It never got any better. Even his “den” meetings of 8-10 kids were a mess. Allegedly the boys were learning life lessons, and earning badges through such activities as learning how to tie knots, and make bird feeders out of pine cones and peanut butter. In reality it was little more than Romper Room. True to form, 20 Prospect Jr. hung out in the corner with his small handful of friends, and participated only after much prodding on my part. All through the fall and into the winter this continued. We sold our allotment of Popcorn to Aunts, Uncles and Grandparents, and earned little beads for his belt, and muddled through the depths of a Minnesota winter. But when February arrived, hope sprung eternal. The annual Pinewood Derby was approaching, and we would get to build and race a car against the other kids in the troop.
Despite my distrust of the Fascist Cub Scout Pack at St. Joe’s I always envied their annual Pinewood Derby. It was like a miniature Soap Box derby. Each boy would bring his little Handmade Car to school for show and tell in advance of the big race, to be held in the Genesee Country Mall. Painted up with flames, and lightning, and sporting shiny decals on their sides, these little Pinewood race cars were something I really wished I could be a part of. So having 20 Prospect Jr. take part in a Pinewood Derby would be a second chance to experience it, albeit vicariously.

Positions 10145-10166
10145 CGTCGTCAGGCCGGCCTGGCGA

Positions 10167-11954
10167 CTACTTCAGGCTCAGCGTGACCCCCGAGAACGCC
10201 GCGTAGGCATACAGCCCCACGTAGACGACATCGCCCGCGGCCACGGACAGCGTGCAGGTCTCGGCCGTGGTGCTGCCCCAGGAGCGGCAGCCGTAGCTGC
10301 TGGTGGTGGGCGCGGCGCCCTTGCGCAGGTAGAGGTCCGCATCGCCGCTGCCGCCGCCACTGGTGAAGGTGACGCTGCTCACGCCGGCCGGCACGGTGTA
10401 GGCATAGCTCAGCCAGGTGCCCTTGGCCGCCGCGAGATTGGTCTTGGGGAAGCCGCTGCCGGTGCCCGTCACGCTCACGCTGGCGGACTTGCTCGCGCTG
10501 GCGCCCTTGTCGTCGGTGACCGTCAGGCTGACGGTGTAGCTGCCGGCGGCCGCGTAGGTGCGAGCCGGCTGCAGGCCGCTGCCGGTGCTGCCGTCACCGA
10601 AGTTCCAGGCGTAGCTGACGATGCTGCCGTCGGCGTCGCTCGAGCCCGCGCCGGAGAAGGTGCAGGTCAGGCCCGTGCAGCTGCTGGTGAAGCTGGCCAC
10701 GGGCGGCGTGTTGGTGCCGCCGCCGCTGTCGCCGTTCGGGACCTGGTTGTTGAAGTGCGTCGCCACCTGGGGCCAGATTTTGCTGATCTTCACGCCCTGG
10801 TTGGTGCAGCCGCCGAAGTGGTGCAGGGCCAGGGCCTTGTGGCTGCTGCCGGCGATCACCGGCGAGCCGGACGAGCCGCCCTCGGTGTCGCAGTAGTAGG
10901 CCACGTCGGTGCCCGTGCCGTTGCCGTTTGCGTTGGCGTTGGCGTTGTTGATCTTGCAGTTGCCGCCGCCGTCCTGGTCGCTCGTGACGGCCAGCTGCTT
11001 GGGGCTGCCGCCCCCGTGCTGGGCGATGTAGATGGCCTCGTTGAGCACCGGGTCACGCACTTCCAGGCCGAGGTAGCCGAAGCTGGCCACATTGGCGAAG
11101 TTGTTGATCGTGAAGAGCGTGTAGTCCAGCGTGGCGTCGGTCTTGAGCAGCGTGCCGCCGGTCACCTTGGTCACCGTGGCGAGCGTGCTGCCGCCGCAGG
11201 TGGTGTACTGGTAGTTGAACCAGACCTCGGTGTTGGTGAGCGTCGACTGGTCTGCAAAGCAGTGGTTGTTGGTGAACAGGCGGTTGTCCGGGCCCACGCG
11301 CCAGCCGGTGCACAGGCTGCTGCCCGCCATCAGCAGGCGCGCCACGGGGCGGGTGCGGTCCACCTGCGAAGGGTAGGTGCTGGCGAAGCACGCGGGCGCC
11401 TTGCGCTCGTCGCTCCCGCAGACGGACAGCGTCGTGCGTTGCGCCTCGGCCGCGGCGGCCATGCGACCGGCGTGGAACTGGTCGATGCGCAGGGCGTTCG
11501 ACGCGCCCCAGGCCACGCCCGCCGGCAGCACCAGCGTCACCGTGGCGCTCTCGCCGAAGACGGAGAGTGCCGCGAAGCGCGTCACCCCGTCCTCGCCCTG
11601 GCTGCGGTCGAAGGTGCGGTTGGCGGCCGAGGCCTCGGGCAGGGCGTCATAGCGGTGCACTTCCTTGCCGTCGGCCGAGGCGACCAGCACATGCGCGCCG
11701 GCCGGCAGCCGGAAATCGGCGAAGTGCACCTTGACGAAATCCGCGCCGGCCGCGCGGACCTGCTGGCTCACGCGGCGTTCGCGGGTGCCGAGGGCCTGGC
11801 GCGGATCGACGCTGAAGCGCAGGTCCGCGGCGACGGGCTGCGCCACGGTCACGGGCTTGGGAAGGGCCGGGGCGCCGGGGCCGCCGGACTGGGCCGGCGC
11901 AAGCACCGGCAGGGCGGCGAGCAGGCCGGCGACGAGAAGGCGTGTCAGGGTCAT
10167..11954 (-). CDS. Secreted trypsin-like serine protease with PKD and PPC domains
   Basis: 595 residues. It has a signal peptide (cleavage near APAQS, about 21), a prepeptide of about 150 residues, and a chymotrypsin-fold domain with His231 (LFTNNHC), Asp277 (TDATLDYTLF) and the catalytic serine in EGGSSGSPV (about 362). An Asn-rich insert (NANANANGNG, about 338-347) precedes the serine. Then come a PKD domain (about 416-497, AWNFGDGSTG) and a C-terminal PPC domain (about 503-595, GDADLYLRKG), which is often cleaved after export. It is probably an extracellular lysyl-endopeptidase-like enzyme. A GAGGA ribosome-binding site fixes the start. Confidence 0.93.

We picked up our kit with official instructions, and began to plan out our race car. I googled around on the intertubes to learn the tricks and secrets of Pinewood Derby Race Car construction. Working at night in our basement, 20 Prospect Jr. and I were like Smokey Yunick and A.J. Watson toiling in their garages on gasoline alley, building an Indy 500 winning roadster. I taught the boy how to use the tools, and guided him through the process. We went shopping at the hardware store to pick up the powdered graphite we needed to milk that extra ounce of speed out of our machine. We balanced the car to put the weight as far back as possible so that we would be assured of a fast start, and performed rolling shakedown tests in our upstairs hallway to fine tune our alignment. When the Saturday of the big race rolled around we were ready.
20 Prospect Jr. packed his fire engine red “20 Prospect Special” carefully into a shoebox, and carried it with him as we set out for the race. Arriving at the school cafeteria the tension in the air was palpable. Boys from 6-13 were there with their dads ready to compete for the prize trophies, and the chance to move onto the District Championships. We checked the brackets that were posted on the wall to see which heats were scheduled to run in, and then we decided to scope out the competition.